Silo’s what did they ever do for us?
Just days before lockdown, I started an engagement with a client. Luckily, I had managed to get a few face to face meet and greets before we went completely remote.
My specific task was to work with stakeholders across the business to prioritise a large legacy of backlog features across different product offerings and teams. It was to understand the usual reporting and management procedures and understand how to use them within the initiative for creating buy in and provide project reporting engagement.
As is usual for large business, each product line has its own targets and KPI’s and to a degree its own vision. Each team, and rightly so is very much focussed on hitting their targets and delivering the best features and functionality for their own individual areas. This by its very nature creates siloed thinking, which everyone understands can impact initiatives.
Necessity is the mother of innovation!
After barely a hello, Covid hit, and the organisation was forced to rewrite all its procedures and rapidly rethink its business and product strategy. The positive was a re-evaluation of the value of each of the usual interactions.
The focus of the entire organisation shifted to what do we need now and what will we need in the future to create value. This kind of disruptive change often yields innovative solutions.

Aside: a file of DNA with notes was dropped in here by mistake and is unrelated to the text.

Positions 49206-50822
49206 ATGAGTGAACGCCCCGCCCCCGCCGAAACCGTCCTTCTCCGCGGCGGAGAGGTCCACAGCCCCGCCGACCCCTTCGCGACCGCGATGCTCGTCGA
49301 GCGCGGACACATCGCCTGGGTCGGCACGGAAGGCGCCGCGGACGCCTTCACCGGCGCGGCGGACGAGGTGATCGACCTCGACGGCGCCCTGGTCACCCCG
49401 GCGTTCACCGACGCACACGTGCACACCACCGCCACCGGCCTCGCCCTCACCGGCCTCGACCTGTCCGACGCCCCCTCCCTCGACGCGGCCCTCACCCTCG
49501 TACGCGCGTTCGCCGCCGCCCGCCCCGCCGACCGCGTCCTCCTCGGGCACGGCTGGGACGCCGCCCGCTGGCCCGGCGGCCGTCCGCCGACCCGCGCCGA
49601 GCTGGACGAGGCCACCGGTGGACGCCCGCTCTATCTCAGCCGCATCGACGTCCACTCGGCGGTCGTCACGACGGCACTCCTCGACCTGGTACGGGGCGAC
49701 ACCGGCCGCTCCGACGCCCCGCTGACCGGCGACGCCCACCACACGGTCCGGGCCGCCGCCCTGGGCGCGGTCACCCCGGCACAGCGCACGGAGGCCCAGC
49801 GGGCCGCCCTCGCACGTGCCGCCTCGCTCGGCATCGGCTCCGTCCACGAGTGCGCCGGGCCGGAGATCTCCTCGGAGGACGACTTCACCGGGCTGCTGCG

But in my case, I feel the most valuable shift was the objectivity.
Fortuitous for my project, which required a wholesale rethink of how the organisation presented its product offering. The refreshing objectivity allowed a clear focus on the roadmap of features and the future direction of the project within the context of a pivoting organisation.
The project was to deliver a broad programme of platform improvements with a fixed level of technical resources. On-going backlog prioritisation was essential but in the first instance what was required was a common platform for understanding value.
What was essential, was that collectively, across product lines, all the business stakeholders set, understood and agreed with how priorities were arrived at, based on one vision. A common language was used to express benefits, and these were understood and agreed upon at a collective level.
Stakeholders had an easy means of understanding third party aspirations within the platform and could have empathy with priorities given to invisible parties within the organisation, site users or other visible and potentially competing groups.
A shared and agreed platform created a consensus and facilitated the ease of delivering the digital products that would add real value in a rapidly evolving programme.
Change is hard, and transformational change harder still. With the rapid and evolving shifts, we are experiencing at the moment the opportunity to understand clearly and collectively what is important now and moving forward is key.
Breaking down silos is not easy. Having an outside lens facilitating this within your business has many benefits such as objectivity, clarity of vision and subject matter expertise, which JumpRock can provide.
If you would like to understand how JumpRock can assist your teams break down your silo’s and facilitate transformational change, please do get in touch. We are happy to help.